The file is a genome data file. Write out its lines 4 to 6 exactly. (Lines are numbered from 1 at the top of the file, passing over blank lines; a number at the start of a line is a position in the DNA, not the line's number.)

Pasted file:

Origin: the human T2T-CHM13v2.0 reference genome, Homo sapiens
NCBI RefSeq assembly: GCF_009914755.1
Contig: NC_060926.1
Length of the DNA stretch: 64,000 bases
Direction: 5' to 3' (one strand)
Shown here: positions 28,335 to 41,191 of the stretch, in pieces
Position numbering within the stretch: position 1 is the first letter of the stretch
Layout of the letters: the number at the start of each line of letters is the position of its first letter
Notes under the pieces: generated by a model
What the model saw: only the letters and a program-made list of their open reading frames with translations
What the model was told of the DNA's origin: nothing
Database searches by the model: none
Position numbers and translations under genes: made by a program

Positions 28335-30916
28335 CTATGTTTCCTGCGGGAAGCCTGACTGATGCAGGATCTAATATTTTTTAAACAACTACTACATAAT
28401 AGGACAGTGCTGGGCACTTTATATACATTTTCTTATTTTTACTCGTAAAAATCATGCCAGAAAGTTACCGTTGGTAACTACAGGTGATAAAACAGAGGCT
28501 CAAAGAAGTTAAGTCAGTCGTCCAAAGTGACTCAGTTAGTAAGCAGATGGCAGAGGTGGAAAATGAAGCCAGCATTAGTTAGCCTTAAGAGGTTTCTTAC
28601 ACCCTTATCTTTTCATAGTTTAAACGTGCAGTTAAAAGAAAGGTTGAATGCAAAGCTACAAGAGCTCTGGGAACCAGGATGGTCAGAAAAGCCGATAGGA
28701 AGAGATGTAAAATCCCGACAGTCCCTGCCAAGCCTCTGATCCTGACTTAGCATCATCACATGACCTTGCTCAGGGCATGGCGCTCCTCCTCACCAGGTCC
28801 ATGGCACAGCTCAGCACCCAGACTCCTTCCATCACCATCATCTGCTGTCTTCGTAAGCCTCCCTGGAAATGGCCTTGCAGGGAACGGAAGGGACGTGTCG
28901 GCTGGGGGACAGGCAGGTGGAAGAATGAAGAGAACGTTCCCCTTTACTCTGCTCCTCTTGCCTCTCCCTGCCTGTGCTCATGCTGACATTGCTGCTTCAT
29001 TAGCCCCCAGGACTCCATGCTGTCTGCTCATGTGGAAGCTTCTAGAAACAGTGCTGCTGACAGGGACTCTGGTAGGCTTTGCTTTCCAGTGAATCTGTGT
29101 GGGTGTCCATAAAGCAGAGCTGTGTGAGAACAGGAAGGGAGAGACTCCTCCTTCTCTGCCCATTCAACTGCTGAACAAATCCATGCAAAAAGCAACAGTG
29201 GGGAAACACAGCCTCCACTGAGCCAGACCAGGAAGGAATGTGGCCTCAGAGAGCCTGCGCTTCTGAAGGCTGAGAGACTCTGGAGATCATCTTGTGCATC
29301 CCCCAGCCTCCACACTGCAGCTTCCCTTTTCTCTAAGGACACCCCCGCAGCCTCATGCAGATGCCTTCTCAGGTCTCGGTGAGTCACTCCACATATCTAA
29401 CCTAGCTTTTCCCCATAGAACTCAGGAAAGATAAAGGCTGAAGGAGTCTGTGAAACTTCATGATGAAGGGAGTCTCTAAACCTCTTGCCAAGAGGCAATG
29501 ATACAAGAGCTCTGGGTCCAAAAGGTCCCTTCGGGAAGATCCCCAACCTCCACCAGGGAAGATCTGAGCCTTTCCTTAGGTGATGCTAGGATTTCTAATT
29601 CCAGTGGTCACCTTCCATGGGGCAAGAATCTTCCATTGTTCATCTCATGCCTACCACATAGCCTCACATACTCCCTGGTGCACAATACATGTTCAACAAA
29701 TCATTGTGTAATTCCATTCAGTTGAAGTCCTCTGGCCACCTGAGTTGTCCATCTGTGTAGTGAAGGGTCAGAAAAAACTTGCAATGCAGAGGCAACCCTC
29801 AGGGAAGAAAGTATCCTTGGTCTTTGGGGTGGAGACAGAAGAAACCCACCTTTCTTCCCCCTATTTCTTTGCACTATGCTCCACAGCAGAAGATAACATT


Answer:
Length of the DNA stretch: 64,000 bases
Direction: 5' to 3' (one strand)
Shown here: positions 28,335 to 41,191 of the stretch, in pieces